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A review of Dario Fertilio's The Totalitarian Virus.
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Dario Fertilio’s Il Virus totalitario. Guida per riconoscere un nemico sempre in agguato (Rubettino, 2017), (The Totalitarian virus. A guide to Recognize an Ever-Lurking Enemy). describes an articulated and well detailed “autopsy” of the totalitarian system, using the organic and information technology analogy of the “virus.” The work is divided into four parts and the individual chapters are held together by a systematic plant that the author himself defines: “organic viral model.” In short, Fertilio’s piece argues the infection of the totalitarian virus is the result of an encounter between enzymes and the target cells. In the absence of cellular vehicles, says Mr. Fertilio, the virus cannot replicate and spread throughout the body, or government, and prevent totalitarian government.
Among the many topics discussed in the volume, one thesis from Mr. Fertilio argues the characteristics of the general problem, which claims “To affirm that totalitarianism either is historical or it isn’t, it is to ignore the general characteristics of a disease.” In practice, the author challenges the interpretation that reduces totalitarianism to its historical expressions and it ends to identify it with the “States and its institutions,” “insignia and armies,” “supreme leaders and economic techniques,” “propaganda methods,” and “diplomatic-military strategies.” According to Fertilio, the reduction of totalitarianism to its insignia denounces a serious lack of theoretical perspective and ability to grasp the phenomenon as a whole.
What are the presuppositions, even theoretical ones, that favor the spread of the totalitarian virus and how can one try to defend themselves? The problem posed by Fertilio tells us in the first place that there is no epoch of history and a geopolitical area entirely protected from totalitarian infection. In practice, democracy and freedom, with all their defects and limits, are not irreversible acquisitions of history and the exclusive prerogatives of some ethnic, national, religious or cultural groups. We are all exposed to infection and we should always keep our guard up.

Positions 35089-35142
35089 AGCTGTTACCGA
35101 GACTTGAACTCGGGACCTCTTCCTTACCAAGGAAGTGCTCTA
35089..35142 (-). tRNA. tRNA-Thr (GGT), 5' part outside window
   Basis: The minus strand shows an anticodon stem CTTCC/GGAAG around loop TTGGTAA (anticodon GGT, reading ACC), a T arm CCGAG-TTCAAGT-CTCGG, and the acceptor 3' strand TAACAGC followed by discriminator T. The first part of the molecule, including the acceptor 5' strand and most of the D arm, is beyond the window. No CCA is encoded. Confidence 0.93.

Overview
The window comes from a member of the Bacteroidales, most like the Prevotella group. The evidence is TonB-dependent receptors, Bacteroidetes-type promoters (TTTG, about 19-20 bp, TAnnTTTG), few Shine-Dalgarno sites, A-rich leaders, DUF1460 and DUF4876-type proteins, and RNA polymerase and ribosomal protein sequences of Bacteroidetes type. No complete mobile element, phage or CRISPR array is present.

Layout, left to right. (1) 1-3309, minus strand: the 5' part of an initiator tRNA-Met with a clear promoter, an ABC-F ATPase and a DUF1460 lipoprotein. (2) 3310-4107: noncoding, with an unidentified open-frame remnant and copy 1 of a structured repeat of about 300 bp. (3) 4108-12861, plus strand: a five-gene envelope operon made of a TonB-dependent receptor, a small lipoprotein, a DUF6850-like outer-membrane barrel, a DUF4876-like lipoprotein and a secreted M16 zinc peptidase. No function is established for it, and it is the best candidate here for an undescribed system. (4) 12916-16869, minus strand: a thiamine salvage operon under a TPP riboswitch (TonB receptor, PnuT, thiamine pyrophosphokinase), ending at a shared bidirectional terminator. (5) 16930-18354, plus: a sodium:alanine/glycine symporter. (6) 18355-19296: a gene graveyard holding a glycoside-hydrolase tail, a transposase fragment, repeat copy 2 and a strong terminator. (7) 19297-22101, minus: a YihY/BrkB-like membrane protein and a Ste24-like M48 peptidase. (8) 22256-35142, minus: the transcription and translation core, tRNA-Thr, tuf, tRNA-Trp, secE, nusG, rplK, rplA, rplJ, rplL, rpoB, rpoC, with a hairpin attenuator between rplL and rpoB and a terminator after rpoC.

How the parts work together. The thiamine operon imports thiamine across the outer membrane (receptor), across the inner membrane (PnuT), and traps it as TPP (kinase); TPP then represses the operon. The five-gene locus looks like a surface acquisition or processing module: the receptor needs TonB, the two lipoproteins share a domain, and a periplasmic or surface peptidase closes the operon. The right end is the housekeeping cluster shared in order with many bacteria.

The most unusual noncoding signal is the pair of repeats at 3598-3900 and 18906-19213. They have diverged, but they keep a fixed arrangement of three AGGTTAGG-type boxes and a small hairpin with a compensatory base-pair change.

A fundamental point to understand how to defend from the virus of totalitarianism is to consider the relationship between the general conditions of a society and its vulnerability. In practice, writes Fertilio, “there are recognizable social and political conditions, which we can define as pre-totalitarian, which can function as watchtowers, and resonate like alarm bells.”
I believe, in the wake of the Italian political scientist Luigi Sturzo, who has dedicated numerous pages of his sociological and political work on the subject of totalitarianism, that the “monistic” principle can be used as an alarm bell. According to this principle, the irreducible social pluralism would be denied. To express this concept, Sturzo used the expression “plurarchy” (plurarchia), while for Alexis de Tocqueville we could consider the expression “principle of association.” The great merit of the social pluralism that nurtures is nourished in by principles of “plurarchy” and association, and therefore by the participation of people in civil life. On the one hand, it promotes an ever-closer relationship between the social sphere and the political sphere, which does not fade the principle of popular sovereignty in the mists that separate the rulers from the governed. On the other, it allows the identification of public spaces in which people can form an opinion and express it, trying to counteract the formation of conformism, typical of mass societies and all this is in itself a strengthening of the “electoral democracy.” To put it in the words of Etienne de la Boétie in his Politics of Obedience. The Discourse of Voluntary Servitude: “Only be resolved to serve no more, and you will be free!”
Ultimately, to Fertilio, antidote par excellence is always the same, namely: “Ability to direct military intervention, global increase in wealth and its spread, affirmation of a culture of liberties in all areas, legal certainty and alliance of global democracies must have the task of restricting the field of action of the virus, taking away from it the burning material of which it has a vital need. The virus must be starved.” (p.210).
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